Eric Cantor’s loss is historic. No sitting House majority leader has lost an election since the office was created in 1899. While Cantor’s loss was a stunning surprise, the warning signals were around for a while:
1. Cantor managed to muddle his message on immigration. His direct-mail pieces claimed he was foursquare against amnesty. But the newspapers covering Washington, D.C., quoted him as saying he was seeking a compromise with President Obama on immigration. Voters resolved the seeming contradiction by deciding to vote out their establishment congressman. Cantor’s loss destroys any chance of a comprehensive immigration bill passing the House this year.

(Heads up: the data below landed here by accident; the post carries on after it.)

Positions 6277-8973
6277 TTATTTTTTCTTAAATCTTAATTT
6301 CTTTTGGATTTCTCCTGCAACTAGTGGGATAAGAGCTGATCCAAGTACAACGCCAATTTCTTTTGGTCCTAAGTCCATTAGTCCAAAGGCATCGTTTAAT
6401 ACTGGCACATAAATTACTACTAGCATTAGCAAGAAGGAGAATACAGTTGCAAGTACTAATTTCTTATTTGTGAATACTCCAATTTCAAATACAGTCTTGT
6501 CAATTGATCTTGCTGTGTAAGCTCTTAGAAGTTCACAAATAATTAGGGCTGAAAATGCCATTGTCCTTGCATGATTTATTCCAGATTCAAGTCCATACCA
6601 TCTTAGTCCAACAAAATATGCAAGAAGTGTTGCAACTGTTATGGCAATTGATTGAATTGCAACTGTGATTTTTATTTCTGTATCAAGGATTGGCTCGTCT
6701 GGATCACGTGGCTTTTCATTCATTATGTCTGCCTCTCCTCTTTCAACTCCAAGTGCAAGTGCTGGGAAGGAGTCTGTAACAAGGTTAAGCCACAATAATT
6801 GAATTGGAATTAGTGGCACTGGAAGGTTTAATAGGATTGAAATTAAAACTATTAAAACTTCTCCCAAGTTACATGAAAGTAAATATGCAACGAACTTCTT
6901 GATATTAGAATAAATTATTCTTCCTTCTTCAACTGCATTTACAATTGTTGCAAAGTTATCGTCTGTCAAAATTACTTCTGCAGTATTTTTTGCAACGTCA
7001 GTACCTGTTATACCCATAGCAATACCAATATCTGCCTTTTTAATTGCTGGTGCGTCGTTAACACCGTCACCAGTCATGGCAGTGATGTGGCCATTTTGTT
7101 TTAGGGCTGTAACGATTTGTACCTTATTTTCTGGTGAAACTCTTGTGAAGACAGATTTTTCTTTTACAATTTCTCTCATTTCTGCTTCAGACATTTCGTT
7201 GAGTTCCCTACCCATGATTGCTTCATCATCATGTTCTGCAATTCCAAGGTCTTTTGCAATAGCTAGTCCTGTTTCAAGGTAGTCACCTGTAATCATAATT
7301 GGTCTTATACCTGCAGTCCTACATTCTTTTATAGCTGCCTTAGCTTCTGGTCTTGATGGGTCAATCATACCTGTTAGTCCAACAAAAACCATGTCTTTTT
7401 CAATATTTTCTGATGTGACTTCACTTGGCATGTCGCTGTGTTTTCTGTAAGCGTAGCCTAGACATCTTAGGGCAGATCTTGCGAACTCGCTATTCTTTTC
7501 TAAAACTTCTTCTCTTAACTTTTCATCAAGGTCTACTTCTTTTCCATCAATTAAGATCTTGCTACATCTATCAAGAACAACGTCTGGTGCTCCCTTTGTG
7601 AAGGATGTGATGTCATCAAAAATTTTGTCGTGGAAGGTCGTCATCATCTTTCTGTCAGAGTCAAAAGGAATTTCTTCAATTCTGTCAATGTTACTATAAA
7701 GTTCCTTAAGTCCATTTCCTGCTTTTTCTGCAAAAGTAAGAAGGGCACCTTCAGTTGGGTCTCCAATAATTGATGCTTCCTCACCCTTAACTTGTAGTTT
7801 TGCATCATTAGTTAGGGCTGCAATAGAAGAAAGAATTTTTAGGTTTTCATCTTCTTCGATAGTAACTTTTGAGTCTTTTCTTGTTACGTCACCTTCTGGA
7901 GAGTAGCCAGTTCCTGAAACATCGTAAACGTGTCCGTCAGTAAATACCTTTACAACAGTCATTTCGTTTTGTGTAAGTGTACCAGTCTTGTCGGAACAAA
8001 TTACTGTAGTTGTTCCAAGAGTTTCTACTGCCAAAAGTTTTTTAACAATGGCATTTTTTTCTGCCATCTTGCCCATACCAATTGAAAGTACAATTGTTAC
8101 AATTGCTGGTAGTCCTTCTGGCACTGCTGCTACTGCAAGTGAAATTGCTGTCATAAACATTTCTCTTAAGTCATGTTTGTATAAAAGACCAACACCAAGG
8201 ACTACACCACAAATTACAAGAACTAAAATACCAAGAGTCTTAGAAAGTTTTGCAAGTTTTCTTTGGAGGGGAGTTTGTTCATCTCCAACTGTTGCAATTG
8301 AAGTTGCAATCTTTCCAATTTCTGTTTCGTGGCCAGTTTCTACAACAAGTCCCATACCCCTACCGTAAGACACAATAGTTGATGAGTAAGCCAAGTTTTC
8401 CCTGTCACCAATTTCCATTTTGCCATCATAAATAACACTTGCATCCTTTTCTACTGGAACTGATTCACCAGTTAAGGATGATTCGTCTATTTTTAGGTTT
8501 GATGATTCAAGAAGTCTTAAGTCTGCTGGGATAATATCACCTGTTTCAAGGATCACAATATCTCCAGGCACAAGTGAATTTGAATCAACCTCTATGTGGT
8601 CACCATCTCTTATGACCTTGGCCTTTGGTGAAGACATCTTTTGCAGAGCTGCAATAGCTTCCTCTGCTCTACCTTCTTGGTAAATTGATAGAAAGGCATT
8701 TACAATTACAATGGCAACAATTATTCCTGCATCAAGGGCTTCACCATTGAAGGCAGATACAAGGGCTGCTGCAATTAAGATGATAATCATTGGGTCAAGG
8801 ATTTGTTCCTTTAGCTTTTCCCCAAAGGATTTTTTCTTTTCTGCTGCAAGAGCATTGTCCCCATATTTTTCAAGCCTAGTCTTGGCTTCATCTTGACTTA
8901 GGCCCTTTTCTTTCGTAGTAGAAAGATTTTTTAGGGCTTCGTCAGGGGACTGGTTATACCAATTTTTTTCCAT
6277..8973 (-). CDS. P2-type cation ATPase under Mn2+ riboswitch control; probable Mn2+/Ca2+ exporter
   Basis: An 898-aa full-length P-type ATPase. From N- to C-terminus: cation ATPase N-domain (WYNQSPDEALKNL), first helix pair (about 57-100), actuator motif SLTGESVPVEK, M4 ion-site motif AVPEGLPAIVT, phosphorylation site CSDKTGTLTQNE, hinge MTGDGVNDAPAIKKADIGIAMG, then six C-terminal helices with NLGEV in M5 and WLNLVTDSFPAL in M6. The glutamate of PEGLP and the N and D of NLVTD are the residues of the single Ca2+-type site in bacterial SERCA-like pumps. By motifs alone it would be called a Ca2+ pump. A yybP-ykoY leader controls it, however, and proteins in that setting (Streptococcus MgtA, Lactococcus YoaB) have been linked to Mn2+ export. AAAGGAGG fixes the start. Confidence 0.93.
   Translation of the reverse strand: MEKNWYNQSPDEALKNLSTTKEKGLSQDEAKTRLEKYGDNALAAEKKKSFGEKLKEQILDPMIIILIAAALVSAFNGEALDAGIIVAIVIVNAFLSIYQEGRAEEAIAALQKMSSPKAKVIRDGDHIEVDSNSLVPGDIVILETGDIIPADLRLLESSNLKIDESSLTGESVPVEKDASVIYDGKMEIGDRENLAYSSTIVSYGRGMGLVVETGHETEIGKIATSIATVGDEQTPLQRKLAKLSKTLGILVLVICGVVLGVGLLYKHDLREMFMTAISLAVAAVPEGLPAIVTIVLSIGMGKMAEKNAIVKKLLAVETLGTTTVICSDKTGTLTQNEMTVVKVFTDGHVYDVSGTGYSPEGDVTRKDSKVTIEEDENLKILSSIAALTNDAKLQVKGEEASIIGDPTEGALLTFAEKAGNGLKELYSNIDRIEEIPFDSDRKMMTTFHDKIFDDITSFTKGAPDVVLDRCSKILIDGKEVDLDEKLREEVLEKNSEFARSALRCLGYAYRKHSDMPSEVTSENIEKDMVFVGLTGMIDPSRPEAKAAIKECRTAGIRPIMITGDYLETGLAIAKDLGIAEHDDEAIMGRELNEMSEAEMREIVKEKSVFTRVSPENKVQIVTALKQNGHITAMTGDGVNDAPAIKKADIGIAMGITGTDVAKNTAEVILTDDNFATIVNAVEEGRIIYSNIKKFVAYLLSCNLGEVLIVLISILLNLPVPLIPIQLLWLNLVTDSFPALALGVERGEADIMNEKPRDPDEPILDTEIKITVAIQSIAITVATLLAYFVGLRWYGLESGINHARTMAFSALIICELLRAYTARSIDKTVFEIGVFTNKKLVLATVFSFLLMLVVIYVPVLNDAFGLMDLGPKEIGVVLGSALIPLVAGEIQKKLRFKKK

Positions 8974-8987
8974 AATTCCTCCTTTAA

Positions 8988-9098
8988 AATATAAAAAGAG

2. The majority leader outspent his opponent, David Brat, by $2.5 million to $200,000. Much of that money went to negative ads against Brat that turned off voters and were so vitriolic as not to be credible.
3. Cantor was also hurt by a subterranean campaign by Democrats to convince their supporters to vote in the Republican primary against Cantor. Apparently, some of them did.
John Fund is a columnist for National Review. Follow him on Twitter @JohnFund.